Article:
Kenyan pupils set for tangerine treat thanks to Fylde friends

Alan Whelan in Africa with his travel documents to allow him to drive from South Africa to Kenya
Alan Whelan in Africa with his travel documents to allow him to drive from South Africa to Kenya
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A Lytham man is spending Christmas getting set for a gruelling 5,000km drive across Africa to take much-needed supplies to a remote Kenyan school.

Author Alan Whelan met the head of the isolated school in Irovo when he was researching one of his travel books.

He was struck by the friendliness and humble nature of the people of the village and decided to help the school which has no furniture or modern teaching apparatus.

After an appeal, friends and neighbours rallied round with donations and he shipped 37 boxes of stationery and equipment – including tangerine AFC Blackpool shirts out to South Africa.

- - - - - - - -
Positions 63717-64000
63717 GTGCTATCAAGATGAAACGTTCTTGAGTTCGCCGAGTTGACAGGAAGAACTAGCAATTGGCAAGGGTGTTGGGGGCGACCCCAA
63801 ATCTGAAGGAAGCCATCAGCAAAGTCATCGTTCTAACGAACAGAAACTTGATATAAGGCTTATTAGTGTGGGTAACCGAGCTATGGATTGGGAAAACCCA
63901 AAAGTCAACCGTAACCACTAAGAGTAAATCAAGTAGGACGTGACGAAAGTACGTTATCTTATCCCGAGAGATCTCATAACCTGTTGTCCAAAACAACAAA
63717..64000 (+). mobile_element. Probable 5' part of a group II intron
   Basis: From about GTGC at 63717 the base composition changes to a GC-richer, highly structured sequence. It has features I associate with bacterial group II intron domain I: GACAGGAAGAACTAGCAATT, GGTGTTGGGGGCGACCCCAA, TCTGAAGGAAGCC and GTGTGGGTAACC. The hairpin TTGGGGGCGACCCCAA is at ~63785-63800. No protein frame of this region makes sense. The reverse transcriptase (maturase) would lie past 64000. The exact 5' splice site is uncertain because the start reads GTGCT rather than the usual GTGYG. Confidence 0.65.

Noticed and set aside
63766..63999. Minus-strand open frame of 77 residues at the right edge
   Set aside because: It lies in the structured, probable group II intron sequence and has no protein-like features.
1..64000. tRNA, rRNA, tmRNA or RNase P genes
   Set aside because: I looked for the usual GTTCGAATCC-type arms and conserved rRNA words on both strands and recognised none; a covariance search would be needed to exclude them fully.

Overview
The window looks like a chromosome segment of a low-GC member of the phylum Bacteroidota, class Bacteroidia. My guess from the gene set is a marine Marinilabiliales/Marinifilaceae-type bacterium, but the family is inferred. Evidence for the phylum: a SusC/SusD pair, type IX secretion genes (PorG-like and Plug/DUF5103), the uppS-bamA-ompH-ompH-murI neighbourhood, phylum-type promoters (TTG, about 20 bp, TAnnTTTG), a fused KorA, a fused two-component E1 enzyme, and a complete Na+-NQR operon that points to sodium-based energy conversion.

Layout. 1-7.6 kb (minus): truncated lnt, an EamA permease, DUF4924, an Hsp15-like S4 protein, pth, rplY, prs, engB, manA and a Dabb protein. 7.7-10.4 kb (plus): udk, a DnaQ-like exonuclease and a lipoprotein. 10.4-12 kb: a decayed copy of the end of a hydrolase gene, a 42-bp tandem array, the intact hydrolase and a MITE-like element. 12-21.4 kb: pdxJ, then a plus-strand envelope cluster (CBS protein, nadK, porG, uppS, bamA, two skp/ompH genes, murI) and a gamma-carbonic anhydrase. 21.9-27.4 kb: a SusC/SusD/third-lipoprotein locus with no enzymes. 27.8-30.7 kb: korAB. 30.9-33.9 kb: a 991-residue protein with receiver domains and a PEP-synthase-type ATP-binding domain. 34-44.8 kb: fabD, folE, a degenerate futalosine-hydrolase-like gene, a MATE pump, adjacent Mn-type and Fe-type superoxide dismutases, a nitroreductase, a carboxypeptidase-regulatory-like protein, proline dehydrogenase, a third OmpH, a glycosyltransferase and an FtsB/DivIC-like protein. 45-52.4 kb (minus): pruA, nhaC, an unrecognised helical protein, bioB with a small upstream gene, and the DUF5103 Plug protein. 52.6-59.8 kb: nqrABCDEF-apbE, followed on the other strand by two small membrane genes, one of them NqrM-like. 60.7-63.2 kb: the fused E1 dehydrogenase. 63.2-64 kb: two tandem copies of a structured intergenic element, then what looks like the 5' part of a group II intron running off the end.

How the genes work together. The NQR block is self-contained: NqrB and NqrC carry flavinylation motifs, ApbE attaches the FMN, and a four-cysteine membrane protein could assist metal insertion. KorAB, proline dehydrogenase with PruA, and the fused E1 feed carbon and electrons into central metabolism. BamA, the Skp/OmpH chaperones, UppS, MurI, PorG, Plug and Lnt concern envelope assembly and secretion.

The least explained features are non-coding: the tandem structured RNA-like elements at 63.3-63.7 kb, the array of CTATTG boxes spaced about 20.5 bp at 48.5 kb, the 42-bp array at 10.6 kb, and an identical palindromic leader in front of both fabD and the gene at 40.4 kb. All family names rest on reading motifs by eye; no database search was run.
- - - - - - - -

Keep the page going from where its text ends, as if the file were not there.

He said he and his wife Olive will be driving the supplies from South Africa to West Kenya next year.

He said: “People were very kind. The donations half filled our garage.

“We got a great surprise when we got a call from Albert and Mary Cooper, of St Annes, whose daughter Donna had heard about the project at LCC social services.

“They said they had some items to donate to the Irovo school project and would Olive like to come and collect. She was not prepared for what awaited her: four complete kits of football jerseys for all ages (mostly last year’s strip from AFC Blackpool).

“It was a terrifically thoughtful gift, and one that will be very popular in Irovo.

“Everything arrived safe and sound – even the three guitars, which were beautifully packed – and were stacked in our garage, ready to be sorted. Just like Christmas.”

The couple bought a 4X4 to make the long journey and collected their travel documents to make the journey through the various countries in Africa a smooth as possible.

He added: “We spent a sweaty afternoon squeezing as much stuff as possible into the 4×4 – a trial pack.

“It was close, but we couldn’t quite manage to pack in everything. We should have bought a Ford Transit!”

Alan discovered the village during an epic motorcycle ride around Lake Victoria for his book Empire Road.

He had actually been looking for another village which coincidentally had the same name but was instead directed to this one.

There he met a pastor called Vitalis who ran the school where the children had their lessons sitting on dirt floor and teachers had to write on the walls as they had no blackboard.